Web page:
Every week, I get calls from people who want to know how to gain publicity for their business or cause. Many are looking for a quick fix when what they really need is something much more strategic. I can’t blame them. After all, who wants to hear that a solid PR campaign takes strategy, planning and hard work? Or that it usually takes time. And it should always involve research.
But it does. And to tell you otherwise would be disingenuous. It’s a bit like weight loss. Who wouldn’t want to take a pill and have the weight fall off without ever having to break a sweat or reduce calories. It just doesn’t work that way.
Any one of my journalist colleagues can regale you with stories about the quick fix mindset sort of pitches they get daily. In the end, however, they hurt not help someone’s chances on the “how to gain publicity” front.
Imagine your inbox flooded with people who know nothing about what you do demanding, yup, demanding that you do something for them when you’re not even in the right business. But it happens to journalists all the time. Business writers are pitched entertainment stories, investigative reporters are pitched stories about fun fairs and, well, you get the idea. It’s no wonder some journalists have just stopped answering the phone…
Not every story is a media story. Some might be better suited to being told on your website or in your company’s newsletter or on a video post on YouTube.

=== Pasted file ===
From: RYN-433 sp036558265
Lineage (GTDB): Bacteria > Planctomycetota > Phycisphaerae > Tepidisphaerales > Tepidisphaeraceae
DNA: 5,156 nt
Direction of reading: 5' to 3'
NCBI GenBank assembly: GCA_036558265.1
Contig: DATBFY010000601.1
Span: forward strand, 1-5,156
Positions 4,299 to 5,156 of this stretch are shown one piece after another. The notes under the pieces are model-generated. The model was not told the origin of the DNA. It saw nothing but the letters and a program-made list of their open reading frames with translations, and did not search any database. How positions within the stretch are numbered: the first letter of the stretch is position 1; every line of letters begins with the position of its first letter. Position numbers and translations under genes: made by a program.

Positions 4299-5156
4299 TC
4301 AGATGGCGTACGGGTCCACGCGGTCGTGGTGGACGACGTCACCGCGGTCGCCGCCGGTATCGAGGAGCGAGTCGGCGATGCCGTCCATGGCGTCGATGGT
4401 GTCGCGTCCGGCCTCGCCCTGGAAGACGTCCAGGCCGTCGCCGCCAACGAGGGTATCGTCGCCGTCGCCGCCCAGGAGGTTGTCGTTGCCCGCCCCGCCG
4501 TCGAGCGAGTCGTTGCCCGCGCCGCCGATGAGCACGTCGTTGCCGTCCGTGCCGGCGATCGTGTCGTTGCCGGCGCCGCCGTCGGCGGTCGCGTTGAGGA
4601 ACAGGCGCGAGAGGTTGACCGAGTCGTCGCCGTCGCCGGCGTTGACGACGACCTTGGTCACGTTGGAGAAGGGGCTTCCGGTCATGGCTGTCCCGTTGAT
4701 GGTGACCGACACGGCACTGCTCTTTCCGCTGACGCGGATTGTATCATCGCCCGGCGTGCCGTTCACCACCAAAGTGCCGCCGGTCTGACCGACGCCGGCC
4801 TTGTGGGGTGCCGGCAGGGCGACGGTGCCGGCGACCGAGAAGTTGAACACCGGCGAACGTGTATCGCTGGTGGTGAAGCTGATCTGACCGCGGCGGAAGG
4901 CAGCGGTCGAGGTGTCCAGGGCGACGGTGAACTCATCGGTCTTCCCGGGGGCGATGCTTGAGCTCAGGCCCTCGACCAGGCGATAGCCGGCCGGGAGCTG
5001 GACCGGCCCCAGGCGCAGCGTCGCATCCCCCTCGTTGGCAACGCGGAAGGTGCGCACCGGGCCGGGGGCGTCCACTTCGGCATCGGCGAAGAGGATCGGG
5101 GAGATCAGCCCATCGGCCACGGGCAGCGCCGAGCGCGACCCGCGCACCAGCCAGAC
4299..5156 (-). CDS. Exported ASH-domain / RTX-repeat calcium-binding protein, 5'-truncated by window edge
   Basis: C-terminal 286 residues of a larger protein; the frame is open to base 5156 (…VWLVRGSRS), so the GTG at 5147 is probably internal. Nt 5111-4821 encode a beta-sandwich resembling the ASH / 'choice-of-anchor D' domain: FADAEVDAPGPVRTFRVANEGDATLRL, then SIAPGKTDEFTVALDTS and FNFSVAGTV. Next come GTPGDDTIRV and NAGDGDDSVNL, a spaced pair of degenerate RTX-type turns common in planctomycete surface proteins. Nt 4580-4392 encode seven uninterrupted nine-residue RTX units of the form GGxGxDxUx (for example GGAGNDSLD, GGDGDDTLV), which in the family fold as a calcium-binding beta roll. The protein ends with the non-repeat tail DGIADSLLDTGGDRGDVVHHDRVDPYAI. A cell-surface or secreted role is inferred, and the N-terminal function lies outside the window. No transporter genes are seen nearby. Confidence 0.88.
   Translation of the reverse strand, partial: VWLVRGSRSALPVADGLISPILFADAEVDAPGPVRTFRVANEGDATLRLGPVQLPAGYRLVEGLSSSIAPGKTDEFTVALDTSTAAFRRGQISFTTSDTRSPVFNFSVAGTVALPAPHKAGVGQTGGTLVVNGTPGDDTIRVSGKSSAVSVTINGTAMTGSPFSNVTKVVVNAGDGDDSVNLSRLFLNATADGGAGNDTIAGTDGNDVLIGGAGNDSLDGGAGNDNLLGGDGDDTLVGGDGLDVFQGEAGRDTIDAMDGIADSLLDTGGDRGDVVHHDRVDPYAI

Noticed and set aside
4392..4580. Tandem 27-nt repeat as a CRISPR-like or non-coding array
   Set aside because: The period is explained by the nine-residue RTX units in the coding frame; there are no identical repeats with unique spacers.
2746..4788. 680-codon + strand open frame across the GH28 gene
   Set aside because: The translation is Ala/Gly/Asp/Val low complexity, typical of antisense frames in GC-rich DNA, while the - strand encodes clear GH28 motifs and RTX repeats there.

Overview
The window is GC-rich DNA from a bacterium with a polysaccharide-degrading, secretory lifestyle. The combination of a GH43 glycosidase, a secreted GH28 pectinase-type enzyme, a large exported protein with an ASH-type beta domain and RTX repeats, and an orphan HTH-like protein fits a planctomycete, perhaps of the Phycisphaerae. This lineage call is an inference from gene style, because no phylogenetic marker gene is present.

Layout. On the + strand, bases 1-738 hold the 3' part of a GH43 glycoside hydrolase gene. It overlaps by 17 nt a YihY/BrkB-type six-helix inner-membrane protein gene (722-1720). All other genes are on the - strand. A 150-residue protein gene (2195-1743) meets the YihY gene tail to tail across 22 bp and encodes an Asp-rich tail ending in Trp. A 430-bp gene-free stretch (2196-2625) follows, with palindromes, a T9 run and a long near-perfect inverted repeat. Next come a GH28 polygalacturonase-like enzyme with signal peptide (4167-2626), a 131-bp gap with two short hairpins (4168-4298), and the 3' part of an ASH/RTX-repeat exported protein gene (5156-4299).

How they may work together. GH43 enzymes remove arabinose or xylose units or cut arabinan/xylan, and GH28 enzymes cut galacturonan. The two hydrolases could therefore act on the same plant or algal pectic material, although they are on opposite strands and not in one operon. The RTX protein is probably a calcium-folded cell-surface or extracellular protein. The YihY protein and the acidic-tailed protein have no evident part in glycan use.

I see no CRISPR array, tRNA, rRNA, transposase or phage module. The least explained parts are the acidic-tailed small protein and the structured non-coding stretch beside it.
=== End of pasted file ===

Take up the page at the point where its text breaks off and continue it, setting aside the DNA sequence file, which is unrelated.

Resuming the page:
Knowing how to gain publicity via traditional media channels means knowing if your story is newsworthy to the outlet and particular person you are pitching.
What makes a story newsworthy?
1. Relevance to the journalist and media outlet
The vast majority of pitches that journalists get have nothing to do with any kind of understanding of what the reporter or the media outlet covers. The one size fits all pitch doesn’t work. It never really did but it works less now than ever. Any pitch has to have immediate relevance to what matters to the end users of the outlet: its readers, viewers or listeners. Anyone who has information, advice or insights into a story they are currently covering is particularly golden.
2. Being topical
There are issues and topics that pick up steam in the media because their readers, viewers and listeners care about it. Know what stories are generating buzz. Scour the news and ask your friends and colleagues what’s capturing their attention in the news. You may have a local spin on something that has been getting a lot of national attention. Or you may be part of a local phenomenon with national repercussions. Knowing what’s trending in media circles is crucial to topicality.
A story has newsworthiness if lots of people are or could be affected. You can’t fake this, and you can’t lie about it. We once watched someone try and position a disease as much more common than it was because she felt it gave it more punch. Some very red-faced journalists ran with the story but then felt duped when others within the medical community set them straight.
Local media outlets don’t care so much about things happening elsewhere or that which is national in scope. They need local angles – people, places or things that make the story relevant to their readers. There are other sources for readers to get news about the world and community papers aren’t it. A community response to a world story, however, that may well be of interest. What a local community group is doing to respond to a disaster covered in the news may well be of interest.
5. Involvement of someone high profile